Skip to: Content
Skip to: Site Navigation
Skip to: Search


US Consultant Aims to Boost Black-Held Firms in S. Africa

By Guy HalversonStaff writer of The Christian Science Monitor / February 16, 1994



NEW YORK

ROLAND PEARSON JR. is the first to admit the difficulty of his task: When he returns to South Africa in early March, he must help develop strategies for creating ``a flourishing black business and entrepreneurial class'' in that nation - ``where blacks have largely been excluded'' from the mainstream economy.

Skip to next paragraph

And he must do so against the press of time: Blacks are expected to win control of the South African government in the country's first free election this April.

Mr. Pearson is executive director of Ebony Development Alternatives Ltd. (EDA), a brand-new firm based in Johannesburg. EDA is an enterprise development corporation; it specializes in helping new black-owned businesses gain access to management and planning services, as well as bank financing.

EDA is a joint venture of Ebony Financial Services, a black-owned South African financial services company, and Development Alternatives Inc. (DAI), an international consulting firm based in Bethesda, Md. DAI has undertaken economic development projects in 113 nations.

A number of management firms such as Ebony Development are expected to be established throughout South Africa to help create a new black business community, says Tony Barclay, president of DAI. Some US accounting firms, for example, have already established offices there.

Yet the changeover from a white-controlled economy to a truly multiracial one will be formidable. Although whites make up only 13 percent of the total population, they control most business activity, as well as 55 percent of the nation's wealth.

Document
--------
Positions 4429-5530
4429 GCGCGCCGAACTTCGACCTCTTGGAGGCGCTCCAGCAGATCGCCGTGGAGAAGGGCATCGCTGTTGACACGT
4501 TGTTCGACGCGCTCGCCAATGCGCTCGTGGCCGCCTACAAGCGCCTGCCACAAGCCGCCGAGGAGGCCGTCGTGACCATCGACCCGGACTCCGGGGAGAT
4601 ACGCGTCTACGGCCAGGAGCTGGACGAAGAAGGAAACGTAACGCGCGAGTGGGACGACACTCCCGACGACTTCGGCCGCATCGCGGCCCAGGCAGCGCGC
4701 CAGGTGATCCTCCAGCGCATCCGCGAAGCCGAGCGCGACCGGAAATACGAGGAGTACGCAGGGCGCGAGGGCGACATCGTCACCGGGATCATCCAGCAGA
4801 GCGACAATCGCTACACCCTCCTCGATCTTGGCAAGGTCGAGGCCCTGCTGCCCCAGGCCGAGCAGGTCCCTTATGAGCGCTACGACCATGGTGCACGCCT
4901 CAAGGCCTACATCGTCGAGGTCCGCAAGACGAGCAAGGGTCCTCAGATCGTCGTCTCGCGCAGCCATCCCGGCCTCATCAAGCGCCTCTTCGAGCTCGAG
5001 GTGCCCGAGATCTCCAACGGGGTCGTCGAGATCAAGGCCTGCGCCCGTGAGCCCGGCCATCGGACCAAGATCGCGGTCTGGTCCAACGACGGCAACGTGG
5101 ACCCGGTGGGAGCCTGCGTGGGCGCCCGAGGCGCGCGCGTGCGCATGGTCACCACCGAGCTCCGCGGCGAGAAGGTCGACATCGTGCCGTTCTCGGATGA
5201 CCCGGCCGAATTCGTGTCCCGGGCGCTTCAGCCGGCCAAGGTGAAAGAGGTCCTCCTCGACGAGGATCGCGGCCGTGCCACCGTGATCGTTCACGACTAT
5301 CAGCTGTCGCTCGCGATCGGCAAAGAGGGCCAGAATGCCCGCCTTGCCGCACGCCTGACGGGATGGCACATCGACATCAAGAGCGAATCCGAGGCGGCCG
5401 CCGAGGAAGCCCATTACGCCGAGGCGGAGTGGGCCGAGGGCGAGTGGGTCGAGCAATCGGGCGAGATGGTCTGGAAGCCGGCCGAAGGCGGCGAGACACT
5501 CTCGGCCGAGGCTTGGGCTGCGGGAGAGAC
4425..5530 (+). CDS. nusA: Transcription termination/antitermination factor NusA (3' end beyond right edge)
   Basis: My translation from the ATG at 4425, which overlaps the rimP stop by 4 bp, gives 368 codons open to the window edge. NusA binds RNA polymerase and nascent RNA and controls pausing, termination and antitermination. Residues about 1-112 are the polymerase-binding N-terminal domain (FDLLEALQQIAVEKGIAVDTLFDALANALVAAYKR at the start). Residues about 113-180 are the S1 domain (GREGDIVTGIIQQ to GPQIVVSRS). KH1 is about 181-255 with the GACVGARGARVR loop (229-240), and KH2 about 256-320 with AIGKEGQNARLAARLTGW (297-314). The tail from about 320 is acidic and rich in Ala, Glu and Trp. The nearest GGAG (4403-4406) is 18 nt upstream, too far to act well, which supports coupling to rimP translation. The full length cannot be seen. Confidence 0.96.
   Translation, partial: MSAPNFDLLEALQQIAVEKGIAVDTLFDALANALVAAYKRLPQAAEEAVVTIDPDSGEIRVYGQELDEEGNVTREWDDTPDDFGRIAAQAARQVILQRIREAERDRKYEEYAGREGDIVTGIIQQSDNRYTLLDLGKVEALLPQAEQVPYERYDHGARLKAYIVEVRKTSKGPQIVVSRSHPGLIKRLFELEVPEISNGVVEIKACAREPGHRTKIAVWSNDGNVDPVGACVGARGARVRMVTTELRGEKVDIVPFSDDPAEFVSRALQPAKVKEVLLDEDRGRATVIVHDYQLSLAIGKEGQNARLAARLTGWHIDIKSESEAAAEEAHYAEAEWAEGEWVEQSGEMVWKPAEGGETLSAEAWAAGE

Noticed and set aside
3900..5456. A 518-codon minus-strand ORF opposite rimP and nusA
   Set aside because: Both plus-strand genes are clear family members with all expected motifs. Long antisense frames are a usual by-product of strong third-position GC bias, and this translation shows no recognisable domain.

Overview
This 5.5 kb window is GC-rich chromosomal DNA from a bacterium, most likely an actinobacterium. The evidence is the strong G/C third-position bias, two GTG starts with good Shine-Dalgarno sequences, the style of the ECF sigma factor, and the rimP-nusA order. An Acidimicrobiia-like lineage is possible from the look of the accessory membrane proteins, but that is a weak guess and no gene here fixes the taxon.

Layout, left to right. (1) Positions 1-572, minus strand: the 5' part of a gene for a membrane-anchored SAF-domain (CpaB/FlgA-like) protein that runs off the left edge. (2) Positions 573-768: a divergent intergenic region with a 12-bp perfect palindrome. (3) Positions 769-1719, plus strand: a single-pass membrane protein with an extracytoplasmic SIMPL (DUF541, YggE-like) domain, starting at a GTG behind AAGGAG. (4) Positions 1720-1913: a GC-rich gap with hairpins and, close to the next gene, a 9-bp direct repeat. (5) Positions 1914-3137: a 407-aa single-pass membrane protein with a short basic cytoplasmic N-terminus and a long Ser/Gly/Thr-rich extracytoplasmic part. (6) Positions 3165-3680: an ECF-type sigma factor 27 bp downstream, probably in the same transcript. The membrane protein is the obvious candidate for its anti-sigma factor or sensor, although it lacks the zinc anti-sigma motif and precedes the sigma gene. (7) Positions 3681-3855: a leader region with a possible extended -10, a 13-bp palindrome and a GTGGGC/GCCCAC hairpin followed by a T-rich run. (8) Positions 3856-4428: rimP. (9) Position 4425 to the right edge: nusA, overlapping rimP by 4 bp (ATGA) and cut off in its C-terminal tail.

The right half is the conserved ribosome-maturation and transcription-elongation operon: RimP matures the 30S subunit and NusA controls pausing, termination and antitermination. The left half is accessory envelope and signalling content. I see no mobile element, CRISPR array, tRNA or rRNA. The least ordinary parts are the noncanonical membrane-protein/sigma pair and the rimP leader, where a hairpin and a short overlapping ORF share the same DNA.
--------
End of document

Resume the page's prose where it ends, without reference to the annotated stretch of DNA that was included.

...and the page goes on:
White-controlled national holding companies, for example, comprise about 1 percent of the total number of business entities in South Africa, yet account for 80 percent of all trading activity on the Johannesburg Stock Exchange.

Although there are now thousands of black-owned businesses, ``most are small shops, or professional offices,'' such as accounting or law firms, Pearson says. ``The potential exists for thousands more.''

Creating new black businesses is imperative, Pearson says, given population pressures. About 42 percent of the black population is younger than age 14, compared with only 25 percent of the white population. And the population growth rate for blacks is 2.85 percent, compared with 0.8 percent for whites.

``Black unemployment already runs around 40 percent; underemployment is estimated at 50 percent,'' Pearson says.

According to the South African Reserve Bank, the South African economy now produces only seven jobs for every 100 new job seekers.

``What's encouraging,'' Pearson says, is that ``there is a history of entrepreneurial activity by South African blacks.'' Most of that activity, however, has been outside the mainstream economy.

IN addition to targeting potential new black-owned companies - and then developing management strategies for those businesses - EDA will seek to find financial services and loan monies for the new firms.

One recent study, Pearson says, shows that the South African financial sector, including banks, has ``excess liquidity'' of 45 billion rand ($15 billion), that could be used for business or professional loans.

Moreover, ``stokvel,'' black community-based savings programs, are worth about $5 billion. A large percentage of these assets are deposited in white-owned South African financial institutions and could be used for loan programs.

``All the ingredients are in place for a large and robust black business sector,'' Pearson says.

Pearson, an African-American, has a background in finance, working, for example, at the Mellon Bank in Pittsburgh. He is not worried that a government controlled by the African National Congress would stress a socialist economic agenda, including widespread nationalization.

Most black South Africans are natural capitalists, Pearson says, an inclination that stems from decades of having to survive economically while living on the fringes of society.